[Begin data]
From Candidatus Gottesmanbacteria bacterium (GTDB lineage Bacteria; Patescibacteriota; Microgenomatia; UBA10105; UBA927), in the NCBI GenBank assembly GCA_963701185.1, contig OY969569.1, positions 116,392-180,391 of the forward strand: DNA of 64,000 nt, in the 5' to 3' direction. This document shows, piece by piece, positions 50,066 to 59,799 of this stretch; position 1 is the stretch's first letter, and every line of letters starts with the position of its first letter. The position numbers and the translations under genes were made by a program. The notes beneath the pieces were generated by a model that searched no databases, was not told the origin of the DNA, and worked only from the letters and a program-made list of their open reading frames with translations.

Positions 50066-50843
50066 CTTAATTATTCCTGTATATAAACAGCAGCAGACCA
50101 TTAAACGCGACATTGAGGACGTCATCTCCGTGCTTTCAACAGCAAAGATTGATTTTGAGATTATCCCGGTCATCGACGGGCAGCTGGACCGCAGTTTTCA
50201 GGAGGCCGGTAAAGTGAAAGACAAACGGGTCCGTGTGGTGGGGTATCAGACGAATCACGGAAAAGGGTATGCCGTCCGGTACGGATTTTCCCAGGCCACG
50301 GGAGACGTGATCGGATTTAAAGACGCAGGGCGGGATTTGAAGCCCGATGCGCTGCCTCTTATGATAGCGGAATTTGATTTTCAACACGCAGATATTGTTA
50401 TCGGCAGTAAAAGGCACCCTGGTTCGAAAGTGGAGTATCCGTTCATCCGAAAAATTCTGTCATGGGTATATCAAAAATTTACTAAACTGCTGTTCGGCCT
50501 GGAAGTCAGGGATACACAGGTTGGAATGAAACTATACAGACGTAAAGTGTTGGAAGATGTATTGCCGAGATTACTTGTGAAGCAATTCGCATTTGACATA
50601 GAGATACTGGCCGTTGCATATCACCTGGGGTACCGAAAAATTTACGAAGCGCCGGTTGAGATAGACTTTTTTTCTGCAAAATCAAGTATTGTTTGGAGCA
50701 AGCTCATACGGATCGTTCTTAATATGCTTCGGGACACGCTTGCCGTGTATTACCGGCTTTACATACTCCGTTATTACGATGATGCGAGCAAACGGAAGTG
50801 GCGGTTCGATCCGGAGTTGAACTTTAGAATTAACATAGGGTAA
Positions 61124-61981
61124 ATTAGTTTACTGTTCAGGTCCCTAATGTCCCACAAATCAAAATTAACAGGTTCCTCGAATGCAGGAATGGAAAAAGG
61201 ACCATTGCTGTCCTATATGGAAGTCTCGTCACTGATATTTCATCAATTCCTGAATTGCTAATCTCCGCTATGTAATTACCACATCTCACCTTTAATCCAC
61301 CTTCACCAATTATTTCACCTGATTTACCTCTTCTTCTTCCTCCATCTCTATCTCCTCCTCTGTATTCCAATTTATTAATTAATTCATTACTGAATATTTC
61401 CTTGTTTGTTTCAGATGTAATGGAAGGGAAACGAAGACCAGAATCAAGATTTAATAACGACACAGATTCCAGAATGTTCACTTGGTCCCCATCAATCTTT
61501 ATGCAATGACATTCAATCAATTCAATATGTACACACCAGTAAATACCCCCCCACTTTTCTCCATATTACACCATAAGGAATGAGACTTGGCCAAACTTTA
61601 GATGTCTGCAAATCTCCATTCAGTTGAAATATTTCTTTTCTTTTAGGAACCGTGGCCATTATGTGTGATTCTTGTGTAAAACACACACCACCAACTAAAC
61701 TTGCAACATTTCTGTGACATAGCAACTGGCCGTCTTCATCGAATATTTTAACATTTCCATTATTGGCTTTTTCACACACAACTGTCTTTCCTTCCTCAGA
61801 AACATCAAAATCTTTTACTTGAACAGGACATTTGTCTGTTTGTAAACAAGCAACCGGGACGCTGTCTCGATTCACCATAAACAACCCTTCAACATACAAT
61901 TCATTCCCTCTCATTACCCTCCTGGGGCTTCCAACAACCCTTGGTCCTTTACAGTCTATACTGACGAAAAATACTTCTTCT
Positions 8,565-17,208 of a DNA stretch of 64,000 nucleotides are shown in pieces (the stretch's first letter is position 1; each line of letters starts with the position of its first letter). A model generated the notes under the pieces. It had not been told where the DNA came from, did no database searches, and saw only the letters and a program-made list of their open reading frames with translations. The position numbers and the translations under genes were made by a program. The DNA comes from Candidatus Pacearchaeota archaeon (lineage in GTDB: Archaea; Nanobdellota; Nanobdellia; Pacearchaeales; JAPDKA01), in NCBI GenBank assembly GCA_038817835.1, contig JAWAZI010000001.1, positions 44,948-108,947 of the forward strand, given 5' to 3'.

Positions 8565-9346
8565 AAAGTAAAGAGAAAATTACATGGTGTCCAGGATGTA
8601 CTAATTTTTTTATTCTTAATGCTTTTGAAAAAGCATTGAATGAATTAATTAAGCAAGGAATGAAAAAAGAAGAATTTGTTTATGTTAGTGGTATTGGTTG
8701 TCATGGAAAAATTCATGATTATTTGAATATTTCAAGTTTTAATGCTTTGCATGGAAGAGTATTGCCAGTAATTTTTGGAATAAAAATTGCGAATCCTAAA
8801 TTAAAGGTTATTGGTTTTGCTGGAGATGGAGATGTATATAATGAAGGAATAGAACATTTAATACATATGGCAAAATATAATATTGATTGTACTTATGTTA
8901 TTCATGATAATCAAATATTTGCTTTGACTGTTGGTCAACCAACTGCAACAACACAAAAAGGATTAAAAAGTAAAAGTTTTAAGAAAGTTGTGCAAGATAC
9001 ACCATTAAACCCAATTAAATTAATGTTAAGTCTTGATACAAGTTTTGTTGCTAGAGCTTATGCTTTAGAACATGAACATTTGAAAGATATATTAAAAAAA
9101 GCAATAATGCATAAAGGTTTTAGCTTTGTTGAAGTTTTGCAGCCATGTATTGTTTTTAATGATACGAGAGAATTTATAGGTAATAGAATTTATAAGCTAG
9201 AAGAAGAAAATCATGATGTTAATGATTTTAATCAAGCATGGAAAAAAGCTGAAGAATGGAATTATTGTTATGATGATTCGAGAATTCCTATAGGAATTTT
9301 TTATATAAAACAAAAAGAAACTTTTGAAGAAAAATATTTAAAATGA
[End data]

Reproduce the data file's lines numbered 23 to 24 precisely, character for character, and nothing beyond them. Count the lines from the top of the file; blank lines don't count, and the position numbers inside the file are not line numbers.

Positions 8565-9346
8565 AAAGTAAAGAGAAAATTACATGGTGTCCAGGATGTA